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THE AISLE SEAT - by Mike McGranaghan

"DOUBT"

There's a line in Doubt that sums up the theme pretty well: "Certainty is an emotion, not a fact." Based on the Pulitzer Prize-winning play by John Patrick Shanley (who also wrote and directed this cinematic adaptation), the film takes place in 1964, at St. Nicholas Catholic School in the Bronx. Meryl Streep plays Sister Aloysius, the ultra-stern principal who inspires fear in her students - and knows it. She has some issues with the new priest, Father Flynn (Phillip Seymour Hoffman). He is a progressive who, among other things, advocates allowing a secular song like "Frosty the Snowman" to be sung during the Christmas pageant. Already inclined to be suspicious of him, Sister Aloysuis becomes even more so when young, na´ve Sister James (Amy Adams) expresses curiosity about the extra attention Father Flynn pays to the school's first-ever African-American student, Donald Miller.

There is nothing solid to suggest that Father Flynn is doing anything inappropriate, but there's a mound of circumstantial evidence. Believing herself to have been around the block enough times to smell a rat, Sister Aloysuis begins a campaign to bring the priest down. Father Flynn repeatedly denies any wrongdoing, but his principal is convinced that she is right and, frighteningly, believes that her certainty is proof enough. Sister James, on the other hand, isn't so sure.

Doubt began life as a stage play and you can tell that from watching the film. There's not a whole lot of room to open this story up; it's essentially a bunch of people standing around talking. However, what they say is so compelling - and the performances are so authentic - that you soon forget the staginess and become completely involved in the story.

We all know someone like Sister Aloysuis, and Meryl Streep nails that kind of self-righteous superiority. Believing herself to be a master people-reader, she completely closes herself off to the possibility that she might be wrong. Streep really anchors the film because she imbues her character with just the right touch of ambiguity; on one hand, we feel she's making a snap judgment, yet on the other hand, her certainty is so forceful that it carries influence. Just look at the way she impacts Sister James, who doubts Father Flynn's guilt in her heart yet is so compelled by Sister Aloysuis' righteousness that it makes her question her own beliefs.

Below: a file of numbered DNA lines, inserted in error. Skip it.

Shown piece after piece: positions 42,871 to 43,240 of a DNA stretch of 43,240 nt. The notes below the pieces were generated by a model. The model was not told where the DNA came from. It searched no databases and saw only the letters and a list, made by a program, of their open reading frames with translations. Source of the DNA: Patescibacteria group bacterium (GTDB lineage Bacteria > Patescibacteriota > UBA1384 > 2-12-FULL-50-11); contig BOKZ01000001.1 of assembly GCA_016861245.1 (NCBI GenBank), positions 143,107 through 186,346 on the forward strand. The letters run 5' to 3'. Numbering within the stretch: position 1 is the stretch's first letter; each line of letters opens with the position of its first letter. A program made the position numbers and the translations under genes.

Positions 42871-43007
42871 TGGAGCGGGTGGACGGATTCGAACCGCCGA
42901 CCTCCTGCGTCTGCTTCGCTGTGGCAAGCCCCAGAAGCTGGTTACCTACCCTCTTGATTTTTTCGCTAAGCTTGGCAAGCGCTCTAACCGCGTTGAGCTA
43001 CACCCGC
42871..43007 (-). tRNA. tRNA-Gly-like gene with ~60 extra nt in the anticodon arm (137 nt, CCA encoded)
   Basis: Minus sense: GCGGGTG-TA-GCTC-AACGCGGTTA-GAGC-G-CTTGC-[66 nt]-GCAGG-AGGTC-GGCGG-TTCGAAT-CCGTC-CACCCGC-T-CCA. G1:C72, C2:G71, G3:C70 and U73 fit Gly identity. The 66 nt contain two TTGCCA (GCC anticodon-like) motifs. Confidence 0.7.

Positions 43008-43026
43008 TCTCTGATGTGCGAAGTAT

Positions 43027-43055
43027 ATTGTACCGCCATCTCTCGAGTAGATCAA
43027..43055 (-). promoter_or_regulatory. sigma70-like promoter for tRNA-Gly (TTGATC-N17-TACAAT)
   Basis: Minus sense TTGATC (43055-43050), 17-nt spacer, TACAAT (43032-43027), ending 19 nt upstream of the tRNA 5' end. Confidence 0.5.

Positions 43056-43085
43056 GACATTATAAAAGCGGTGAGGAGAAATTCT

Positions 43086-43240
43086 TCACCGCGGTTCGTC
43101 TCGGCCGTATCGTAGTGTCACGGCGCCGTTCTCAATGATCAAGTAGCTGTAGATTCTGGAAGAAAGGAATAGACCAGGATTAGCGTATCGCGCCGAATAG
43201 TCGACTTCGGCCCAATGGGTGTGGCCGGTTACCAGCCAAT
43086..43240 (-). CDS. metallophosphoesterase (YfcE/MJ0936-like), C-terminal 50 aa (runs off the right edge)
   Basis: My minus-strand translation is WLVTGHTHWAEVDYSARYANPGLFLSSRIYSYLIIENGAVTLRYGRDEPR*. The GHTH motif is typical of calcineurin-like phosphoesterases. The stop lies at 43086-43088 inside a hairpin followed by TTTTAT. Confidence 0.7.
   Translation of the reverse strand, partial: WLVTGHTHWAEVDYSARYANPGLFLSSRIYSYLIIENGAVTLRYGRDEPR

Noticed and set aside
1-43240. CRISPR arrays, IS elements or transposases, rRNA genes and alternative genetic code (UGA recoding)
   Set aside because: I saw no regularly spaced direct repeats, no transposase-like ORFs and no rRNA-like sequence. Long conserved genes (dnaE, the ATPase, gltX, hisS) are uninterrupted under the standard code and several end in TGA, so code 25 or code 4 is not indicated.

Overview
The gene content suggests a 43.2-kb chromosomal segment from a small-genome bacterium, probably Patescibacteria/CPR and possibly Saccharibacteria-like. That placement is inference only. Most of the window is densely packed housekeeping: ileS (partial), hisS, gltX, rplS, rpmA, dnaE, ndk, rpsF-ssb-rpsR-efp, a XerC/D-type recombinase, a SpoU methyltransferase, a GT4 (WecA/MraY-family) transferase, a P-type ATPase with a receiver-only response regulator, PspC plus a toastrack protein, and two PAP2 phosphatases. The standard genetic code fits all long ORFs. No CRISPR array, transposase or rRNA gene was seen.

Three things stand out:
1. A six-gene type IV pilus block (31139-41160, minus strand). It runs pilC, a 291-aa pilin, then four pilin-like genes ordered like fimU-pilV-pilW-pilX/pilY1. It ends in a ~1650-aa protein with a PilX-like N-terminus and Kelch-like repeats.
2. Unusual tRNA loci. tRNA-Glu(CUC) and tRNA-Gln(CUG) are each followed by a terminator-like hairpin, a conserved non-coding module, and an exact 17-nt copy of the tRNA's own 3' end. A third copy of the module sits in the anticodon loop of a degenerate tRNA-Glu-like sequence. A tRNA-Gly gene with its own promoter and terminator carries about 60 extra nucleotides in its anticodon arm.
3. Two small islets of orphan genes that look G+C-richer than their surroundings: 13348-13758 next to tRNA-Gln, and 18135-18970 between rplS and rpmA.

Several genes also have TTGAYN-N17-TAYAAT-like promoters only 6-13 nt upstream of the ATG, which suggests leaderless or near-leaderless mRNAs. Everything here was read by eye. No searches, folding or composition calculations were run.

The really great thing about Doubt is that it never comes down on one side or another. What Father Flynn did - or did not - do is never revealed. In fact, it's not even important. This is not a story about whether a priest molested a young boy; it is about the discrepancy between what we "know" and what is actually true. There are so many ways the tale parallels real life. I could sit here all day and list people who base their actions (oftentimes hateful or antagonistic) on their own personal certainty. Shanley suggests, however, that "knowing" is not the same as knowing. In other words, being sure of something does not necessarily make it so.

If you like those kinds of hypothetical, debate-fueling ideas, then Doubt is one of the year's must-see movies. As you watch, you will find yourself having an inner debate about the scenario. Yes, Father Flynn's actions are suspect, and yet he has a perfectly reasonable explanation for all of them. Is he guilty? Has he done something wrong? Do you have doubt? I love movies that twist your thinking like this.

While the text was already there, the casting has changed during the journey from the stage to the screen, with major movie stars inhabiting the roles. (Cherry Jones originated the role of Sister Aloysius onstage.) Despite the shift, it all still works because everyone is so good. Amy Adams again demonstrates her ability to get under the skin of the characters she plays. Sister James represents the audience: we don't know who to believe, and our opinion, like hers, wavers back and forth. Phillip Seymour Hoffman matches Streep's intensity as Father Flynn. He argues his innocence with the same fervor with which Sister Aloysius argues his guilt. Watching these two powerhouse actors go at it is a real thrill. Then there's Viola Davis, who has a supporting role as Donald Miller's mother. She shares a dynamic scene with Streep in which the nun informs Mrs. Miller about her suspicions, only to receive a very surprising response.

Doubt is exceptionally well written and acted, and the technical credits (cinematography, music, editing, etc.) also combine to make a Catholic school in the 1960's as much as character as any of the humans. When it's over, you walk away wanting to talk about and debate what you have seen. I'm not sure I've ever seen a movie explore the idea of a "gray area" better than this one.

( out of four)


Doubt is rated PG-13 for thematic material. The running time is 1 hour and 44 minutes.

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